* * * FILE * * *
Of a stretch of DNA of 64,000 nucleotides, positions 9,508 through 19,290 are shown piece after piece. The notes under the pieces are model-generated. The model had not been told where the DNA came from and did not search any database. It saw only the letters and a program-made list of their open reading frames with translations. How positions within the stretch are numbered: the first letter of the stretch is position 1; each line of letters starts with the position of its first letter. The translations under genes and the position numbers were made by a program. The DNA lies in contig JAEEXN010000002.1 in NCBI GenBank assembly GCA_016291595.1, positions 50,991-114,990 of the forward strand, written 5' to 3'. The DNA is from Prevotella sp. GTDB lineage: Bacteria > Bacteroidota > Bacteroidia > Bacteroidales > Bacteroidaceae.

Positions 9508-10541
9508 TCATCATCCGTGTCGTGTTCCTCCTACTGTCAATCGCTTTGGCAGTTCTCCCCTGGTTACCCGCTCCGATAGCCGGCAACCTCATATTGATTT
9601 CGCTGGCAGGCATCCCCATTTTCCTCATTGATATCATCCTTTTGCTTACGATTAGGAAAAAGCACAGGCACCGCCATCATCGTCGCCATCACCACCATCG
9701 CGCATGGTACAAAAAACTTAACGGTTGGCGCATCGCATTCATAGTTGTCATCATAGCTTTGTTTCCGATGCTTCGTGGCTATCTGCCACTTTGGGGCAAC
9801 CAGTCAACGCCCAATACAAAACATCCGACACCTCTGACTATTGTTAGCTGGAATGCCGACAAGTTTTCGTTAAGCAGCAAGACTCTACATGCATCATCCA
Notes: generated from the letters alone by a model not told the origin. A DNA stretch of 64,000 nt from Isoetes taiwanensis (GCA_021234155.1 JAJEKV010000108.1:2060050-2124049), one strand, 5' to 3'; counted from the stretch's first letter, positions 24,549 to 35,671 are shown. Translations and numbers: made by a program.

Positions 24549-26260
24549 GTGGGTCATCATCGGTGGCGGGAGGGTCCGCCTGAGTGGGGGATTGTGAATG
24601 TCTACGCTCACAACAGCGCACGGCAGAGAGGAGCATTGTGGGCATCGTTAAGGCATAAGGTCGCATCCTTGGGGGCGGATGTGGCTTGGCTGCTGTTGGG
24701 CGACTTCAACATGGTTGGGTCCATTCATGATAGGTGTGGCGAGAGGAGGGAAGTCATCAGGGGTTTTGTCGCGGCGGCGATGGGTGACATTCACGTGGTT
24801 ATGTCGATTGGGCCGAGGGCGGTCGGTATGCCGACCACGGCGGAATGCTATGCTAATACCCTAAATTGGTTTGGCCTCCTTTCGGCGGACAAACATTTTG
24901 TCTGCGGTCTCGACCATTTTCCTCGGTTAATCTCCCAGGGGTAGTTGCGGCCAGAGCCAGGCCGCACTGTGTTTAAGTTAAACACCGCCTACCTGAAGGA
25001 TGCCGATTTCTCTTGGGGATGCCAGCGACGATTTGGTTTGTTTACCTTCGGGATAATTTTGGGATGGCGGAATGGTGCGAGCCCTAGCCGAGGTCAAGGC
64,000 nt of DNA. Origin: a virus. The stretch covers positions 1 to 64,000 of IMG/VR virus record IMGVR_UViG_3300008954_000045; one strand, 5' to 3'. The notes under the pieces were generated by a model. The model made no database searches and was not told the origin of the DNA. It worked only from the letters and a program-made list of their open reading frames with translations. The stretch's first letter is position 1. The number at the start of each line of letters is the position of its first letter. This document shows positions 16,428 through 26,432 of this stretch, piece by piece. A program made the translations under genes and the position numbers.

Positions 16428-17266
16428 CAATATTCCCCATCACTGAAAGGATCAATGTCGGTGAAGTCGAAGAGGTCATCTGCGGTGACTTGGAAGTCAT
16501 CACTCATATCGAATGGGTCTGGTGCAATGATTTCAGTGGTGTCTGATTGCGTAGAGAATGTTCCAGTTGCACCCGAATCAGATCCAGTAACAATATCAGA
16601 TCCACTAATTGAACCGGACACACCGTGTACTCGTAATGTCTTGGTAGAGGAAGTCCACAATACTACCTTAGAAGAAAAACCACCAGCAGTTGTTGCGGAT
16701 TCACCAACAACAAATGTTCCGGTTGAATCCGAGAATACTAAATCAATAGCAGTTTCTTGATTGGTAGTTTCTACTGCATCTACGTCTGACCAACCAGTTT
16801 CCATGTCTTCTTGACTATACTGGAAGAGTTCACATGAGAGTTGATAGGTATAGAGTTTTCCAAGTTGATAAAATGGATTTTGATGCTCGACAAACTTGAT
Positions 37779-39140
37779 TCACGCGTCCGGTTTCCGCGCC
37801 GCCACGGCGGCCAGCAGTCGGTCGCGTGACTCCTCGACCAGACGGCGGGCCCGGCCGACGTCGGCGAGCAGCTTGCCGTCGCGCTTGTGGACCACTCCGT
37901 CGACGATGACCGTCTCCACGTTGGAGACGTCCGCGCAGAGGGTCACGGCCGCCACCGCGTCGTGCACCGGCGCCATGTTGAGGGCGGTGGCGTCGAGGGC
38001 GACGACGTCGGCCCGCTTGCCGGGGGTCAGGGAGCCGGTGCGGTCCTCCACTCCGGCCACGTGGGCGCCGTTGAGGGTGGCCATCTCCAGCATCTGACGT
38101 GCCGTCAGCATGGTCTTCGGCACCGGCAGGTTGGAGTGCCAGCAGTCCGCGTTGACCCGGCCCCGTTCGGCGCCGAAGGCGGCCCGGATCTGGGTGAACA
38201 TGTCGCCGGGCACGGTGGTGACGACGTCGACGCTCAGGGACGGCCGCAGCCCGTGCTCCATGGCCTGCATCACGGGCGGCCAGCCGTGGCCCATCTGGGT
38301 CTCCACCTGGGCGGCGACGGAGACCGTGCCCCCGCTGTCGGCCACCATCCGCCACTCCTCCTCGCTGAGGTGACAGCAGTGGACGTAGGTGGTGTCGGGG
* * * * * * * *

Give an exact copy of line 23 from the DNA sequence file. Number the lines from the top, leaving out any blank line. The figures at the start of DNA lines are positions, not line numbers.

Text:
37779 TCACGCGTCCGGTTTCCGCGCC